Books make a great gift option for Father’s Day for those looking for something other than a tie for Dad. Whether he enjoys sports, fitness, history, or mysteries and thrillers, there is a book for every taste and temperament.
How to Sculpt a Greek God Marble Chest with Push-ups (Bodyweight Bodybuilding Tips Book 1) by Anthony Arvanitakis and illustrated by Lela Arvanitakis is a good choice for dads interested in getting into shape. Arvanitakis is a graduate of the University of Thessaloniki where he earned a degree in Sports Science and Physical Education and is a motivational personal trainer in the Netherlands. As with any new exercise program, consult with your physician before beginning.
History buffs will note that June 11 marks the centennial of the accession of King Alexander of Greece whose short three year reign ended with his death at the young age of 27 from sepsis after a monkey bite. His marriage to the Athenian Aspasia Manos caused some controversy at the time because of her status as a commoner.
Their compelling story is recounted in the book Alexandros kai Aspasia (Alexander and Aspasia) 1915-1920 by Alexandros Zaousis, a doctor and historian. Starting with the outbreak of World War I, Zaousis traces the turbulent history as well as the romance which began in 1915 and ended so abruptly just five years later. The book is available in Greek.
For those interested in literature, Modern Greek Writers: Solomos, Calvos, Matesis, Palamas, Cavafy, Kazantzakis, Seferis, Elytis (Princeton Essays in European and Comparative Literature, No. 7) edited by Edmund Keeley and Peter Bien is an excellent collection of essays. Written by ten critics and scholars on the theme of Modern Greek Literature and it European Background the book includes Zissimos Lorenzatos’ discussion of the nineteenth century poet Dionysios Solomos and Peter Bien’s analysis of Nikos Kazantzakis’ fervent demoticism. The essays are evidence of the creative activity of Greek writers in all genres as they turned outward to Europe and inward to Greek culture to form a unique modern literature. First published in 1972 by Princeton University Press, the 2015 Princeton Legacy Library edition is available in paperback online.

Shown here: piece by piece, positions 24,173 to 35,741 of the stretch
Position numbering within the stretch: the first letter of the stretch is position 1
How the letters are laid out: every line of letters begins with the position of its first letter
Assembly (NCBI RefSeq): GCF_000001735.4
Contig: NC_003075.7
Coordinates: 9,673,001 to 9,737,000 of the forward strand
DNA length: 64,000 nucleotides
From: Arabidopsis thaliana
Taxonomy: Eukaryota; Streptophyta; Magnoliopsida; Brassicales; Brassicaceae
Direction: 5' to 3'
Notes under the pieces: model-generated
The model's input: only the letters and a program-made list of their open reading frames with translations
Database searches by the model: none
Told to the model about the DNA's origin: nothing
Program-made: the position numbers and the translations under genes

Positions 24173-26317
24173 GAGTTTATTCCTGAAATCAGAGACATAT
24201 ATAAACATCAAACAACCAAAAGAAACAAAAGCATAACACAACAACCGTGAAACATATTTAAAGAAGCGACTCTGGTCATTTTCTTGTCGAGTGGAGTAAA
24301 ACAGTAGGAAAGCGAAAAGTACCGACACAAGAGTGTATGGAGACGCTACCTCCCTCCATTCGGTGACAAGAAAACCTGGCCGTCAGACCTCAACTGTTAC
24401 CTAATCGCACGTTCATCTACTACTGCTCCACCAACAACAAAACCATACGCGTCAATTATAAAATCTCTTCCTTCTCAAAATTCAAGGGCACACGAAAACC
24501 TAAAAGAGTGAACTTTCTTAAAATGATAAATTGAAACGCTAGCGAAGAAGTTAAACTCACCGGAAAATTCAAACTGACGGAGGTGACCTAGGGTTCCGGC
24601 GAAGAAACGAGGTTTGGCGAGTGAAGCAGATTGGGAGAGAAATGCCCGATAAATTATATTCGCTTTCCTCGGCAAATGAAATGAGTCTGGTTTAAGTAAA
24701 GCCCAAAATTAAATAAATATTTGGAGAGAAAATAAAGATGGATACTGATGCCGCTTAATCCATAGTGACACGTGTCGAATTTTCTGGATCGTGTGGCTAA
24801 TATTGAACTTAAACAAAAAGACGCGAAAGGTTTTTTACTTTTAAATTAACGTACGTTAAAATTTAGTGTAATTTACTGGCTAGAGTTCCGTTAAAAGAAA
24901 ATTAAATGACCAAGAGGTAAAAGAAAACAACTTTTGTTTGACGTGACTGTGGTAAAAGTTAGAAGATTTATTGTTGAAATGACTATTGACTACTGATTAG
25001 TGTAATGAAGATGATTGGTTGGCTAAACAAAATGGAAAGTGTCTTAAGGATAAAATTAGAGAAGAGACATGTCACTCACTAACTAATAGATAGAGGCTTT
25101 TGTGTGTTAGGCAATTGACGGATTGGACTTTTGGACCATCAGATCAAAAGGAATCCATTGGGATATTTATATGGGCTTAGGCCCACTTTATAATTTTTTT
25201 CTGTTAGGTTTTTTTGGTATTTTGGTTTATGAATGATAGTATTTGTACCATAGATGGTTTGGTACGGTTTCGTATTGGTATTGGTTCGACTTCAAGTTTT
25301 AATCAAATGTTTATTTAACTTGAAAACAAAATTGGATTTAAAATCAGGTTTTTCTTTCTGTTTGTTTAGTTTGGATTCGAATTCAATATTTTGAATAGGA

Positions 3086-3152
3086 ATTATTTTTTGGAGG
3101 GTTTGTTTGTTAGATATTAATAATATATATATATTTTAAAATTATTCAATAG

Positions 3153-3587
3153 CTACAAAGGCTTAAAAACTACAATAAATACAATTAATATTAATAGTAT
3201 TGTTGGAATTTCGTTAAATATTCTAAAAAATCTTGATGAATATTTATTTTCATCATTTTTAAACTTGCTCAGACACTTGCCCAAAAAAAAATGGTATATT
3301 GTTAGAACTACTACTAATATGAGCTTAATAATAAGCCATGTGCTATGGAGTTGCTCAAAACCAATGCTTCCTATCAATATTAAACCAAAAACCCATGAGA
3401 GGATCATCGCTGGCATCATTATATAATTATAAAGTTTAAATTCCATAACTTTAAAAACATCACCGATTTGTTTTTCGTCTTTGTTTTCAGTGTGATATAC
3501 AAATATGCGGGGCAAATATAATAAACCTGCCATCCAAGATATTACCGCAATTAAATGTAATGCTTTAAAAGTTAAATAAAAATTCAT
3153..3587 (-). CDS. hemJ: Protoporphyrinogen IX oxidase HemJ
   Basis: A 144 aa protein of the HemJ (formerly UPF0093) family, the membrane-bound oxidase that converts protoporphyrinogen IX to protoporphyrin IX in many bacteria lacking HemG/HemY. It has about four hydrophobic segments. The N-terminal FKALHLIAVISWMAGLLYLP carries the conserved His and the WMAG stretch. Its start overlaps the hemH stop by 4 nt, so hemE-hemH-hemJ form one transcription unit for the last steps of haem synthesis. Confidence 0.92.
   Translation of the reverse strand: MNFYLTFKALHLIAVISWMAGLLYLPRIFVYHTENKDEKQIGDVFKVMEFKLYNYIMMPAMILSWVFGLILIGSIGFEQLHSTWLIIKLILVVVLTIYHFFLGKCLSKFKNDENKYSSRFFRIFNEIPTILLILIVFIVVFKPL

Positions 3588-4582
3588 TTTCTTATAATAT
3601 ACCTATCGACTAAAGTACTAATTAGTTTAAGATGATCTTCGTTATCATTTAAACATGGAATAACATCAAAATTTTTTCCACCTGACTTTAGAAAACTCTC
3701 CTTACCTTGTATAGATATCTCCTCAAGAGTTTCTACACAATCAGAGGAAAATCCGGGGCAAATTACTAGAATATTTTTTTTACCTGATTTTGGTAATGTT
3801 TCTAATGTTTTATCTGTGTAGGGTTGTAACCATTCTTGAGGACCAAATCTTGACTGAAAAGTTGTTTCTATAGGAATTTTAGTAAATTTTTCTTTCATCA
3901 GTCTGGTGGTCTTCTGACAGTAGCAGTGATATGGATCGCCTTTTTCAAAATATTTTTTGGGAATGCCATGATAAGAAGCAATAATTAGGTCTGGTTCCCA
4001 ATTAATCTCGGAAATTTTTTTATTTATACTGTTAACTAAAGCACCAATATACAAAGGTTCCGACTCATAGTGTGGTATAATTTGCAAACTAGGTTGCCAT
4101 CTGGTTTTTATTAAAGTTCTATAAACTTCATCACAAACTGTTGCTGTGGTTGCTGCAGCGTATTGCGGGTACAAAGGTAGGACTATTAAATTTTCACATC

Mystery fans will enjoy Che Committed Suicide by Petros Markaris, translated into English by David Connelly. An Inspector Haritos mystery, the book finds the convalescing inspector under pressure to solve the mystery that is lurking behind a series of public suicides, unveiling the secrets buried in the victims’ past.
Book cover for Alexandros kai Aspasia by Alexandros L. Zaousis.
First published in 1855 and widely considered Greece’s first realistic social novel, Thanos Vlekas by Pavlos Kalligas, translated into English by Thomas Doulis, depicts life after Independence in the newly established modern Greek nation. The book recounts the story of Thanos a young farmer struggling to improve himself in spite of the derision of his mother, who prefers instead her more “heroic” son, the brigand Tassos, who seems to embody the virtues that helped Greece win independence. While Thanos farms, his brother uses robbery and murder to get ahead, exploiting his ill-gotten gains and political connections for his own personal gain. Kalligas criticized the romantic image of the brigands that was so popular in the newly independent Greece.